Hip-Hop 50: How Common spoke the truth about Serena Williams' true value

Serena Williams in a moment of joy after defeating Angelique Kerber in the final, claiming the singles tennis title at Wimbledon in 2016. Her passion for the game, pioneering career and image remain part of the cultural zeitgeist. JUSTIN TALLIS/AFP via Getty Images

Editor's note: In honor of hip-hop turning 50, ESPN tapped the culture's top voices to write about their favorite athlete name-drops in hip-hop history.

"As dirty as the water in Flint, the system is/ Is it a felony or misdemeanor?/Maria Sharapova making more than Serena." -- Common feat. Stevie Wonder on "Black America Again" (2016)

Every time Serena Williams smashed her racket against the neon felt of a tennis ball, with a grunt -- sometimes a scream -- she punctuated her power. She played against more than the opponent on the other side of the net. Serena played against everything.

Her story, well-known as it is, still amazes me. This Black woman from Compton wasn't supposed to play at Wimbledon, let alone win 23 majors before twirling into retirement in September 2022. Her name has become so iconic that when she's referenced, she only needs the one. No Williams required.

Despite all her achievements, Serena was criticized for not embodying Eurocentric beauty standards throughout her career. As Common notes here, she really did make less than Maria Sharapova at one point because of the disparity in their off-court compensation. Even though their overall head-to-head record was 20-2 favoring Serena, brands seemed to be more interested in the thin, long (read: white) lines of Sharapova than being associated with Serena's dominance. The system, as rapper and actor Common says, was as dirty as the water in Flint.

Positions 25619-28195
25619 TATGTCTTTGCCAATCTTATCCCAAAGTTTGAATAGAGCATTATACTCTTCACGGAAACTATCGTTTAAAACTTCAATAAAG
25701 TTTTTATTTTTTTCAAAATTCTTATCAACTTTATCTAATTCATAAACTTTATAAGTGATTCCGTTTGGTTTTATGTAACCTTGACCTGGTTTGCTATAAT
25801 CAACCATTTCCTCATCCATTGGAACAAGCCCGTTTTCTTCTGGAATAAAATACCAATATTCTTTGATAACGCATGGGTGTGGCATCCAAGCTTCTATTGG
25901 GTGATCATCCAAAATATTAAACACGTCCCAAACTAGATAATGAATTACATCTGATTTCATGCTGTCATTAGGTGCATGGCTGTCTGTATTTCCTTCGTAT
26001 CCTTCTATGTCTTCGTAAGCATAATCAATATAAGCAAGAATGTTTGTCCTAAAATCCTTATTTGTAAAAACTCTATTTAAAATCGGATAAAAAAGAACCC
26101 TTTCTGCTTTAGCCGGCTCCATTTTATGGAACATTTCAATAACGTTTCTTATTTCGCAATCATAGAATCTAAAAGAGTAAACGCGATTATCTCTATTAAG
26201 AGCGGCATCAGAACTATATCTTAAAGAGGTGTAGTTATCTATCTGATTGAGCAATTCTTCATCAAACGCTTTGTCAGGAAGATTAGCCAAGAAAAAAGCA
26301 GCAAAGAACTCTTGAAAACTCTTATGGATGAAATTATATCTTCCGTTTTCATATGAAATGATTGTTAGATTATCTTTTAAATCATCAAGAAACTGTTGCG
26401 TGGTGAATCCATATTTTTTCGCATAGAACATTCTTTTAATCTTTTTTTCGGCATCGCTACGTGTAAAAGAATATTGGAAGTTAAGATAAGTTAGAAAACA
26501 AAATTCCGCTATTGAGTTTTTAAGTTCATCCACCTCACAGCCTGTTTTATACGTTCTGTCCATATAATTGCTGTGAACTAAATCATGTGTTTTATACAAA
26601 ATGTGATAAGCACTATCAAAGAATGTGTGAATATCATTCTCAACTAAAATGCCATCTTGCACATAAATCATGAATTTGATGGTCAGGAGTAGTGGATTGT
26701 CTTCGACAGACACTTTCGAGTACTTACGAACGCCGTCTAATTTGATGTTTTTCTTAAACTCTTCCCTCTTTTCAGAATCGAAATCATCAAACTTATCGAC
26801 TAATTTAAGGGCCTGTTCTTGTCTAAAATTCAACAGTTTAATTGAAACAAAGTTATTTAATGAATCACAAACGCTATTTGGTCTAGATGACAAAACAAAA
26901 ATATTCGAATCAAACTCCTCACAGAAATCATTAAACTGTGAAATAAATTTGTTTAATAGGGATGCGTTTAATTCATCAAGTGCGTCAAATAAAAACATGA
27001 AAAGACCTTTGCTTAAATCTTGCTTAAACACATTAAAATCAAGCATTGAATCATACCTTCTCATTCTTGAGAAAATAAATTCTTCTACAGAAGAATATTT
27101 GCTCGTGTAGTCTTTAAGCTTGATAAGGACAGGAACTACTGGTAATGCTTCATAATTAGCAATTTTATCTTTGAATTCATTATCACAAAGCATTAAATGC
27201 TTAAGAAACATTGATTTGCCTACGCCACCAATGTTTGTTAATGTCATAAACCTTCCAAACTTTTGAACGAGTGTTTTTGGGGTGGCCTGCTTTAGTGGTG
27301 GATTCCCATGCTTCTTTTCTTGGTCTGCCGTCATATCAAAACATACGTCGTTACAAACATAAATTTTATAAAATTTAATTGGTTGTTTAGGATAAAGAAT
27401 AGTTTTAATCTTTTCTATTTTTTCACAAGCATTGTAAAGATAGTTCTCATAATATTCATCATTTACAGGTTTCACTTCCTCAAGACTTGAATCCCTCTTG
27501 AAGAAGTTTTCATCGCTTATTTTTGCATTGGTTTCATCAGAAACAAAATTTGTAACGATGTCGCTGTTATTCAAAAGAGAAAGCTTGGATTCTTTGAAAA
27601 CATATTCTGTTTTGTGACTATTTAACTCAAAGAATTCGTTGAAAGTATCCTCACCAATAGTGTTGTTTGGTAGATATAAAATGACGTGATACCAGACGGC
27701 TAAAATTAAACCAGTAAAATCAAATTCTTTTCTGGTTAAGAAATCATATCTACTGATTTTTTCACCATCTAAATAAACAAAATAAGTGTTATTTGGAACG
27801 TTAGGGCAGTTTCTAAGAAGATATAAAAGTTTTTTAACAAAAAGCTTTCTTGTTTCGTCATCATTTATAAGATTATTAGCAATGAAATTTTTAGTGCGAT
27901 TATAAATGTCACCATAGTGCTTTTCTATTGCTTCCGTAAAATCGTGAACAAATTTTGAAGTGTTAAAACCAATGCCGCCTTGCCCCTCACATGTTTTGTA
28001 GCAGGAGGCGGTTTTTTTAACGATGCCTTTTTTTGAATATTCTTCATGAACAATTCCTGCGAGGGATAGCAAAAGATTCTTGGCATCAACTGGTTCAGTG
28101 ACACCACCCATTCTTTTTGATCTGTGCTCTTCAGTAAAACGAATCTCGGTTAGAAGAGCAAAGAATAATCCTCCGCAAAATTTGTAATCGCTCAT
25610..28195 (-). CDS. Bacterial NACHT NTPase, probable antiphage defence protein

I watched the 2018 US Open championship match from a hotel bar while at a conference. When Serena clashed with a chair umpire in what became a cultural flashpoint, I felt uncomfortable and deeply empathetic. I interpreted deferred rage -- a pain simmering before coming to a boil.

And who could blame her?

The first time I remember hearing a Serena reference in hip-hop was "Gold Digger" by Kanye West in 2005. For those who have forgotten the lyric, it goes like this: "But I'm looking for the one have you seen her? My psychic told me she have an ass like Serena." In some ways, this lyric is the antithesis of the one uttered by Common. Common indicted a system that undervalued Serena and discarded Black people, whereas Kanye West explicitly plays into the often-used trope of hypersexualizing Serena's body instead of praising her accomplishments. As if her "ass" is the only remarkable thing about her.

Serena is an icon and possibly the most name-dropped woman athlete in hip-hop. With that status comes myriad depictions and references. Everybody has something to say. My favorite thing about Serena, though, is that she will clap back. In Beyonce's "Sorry" music video, Serena doesn't say a word but parades across the screen, dancing as she sees fit, while Beyonce's lyrics "I ain't sorry" float through the speakers and says everything that needs to be said.

She bad. She always will be. And she's not even a little bit sorry about it.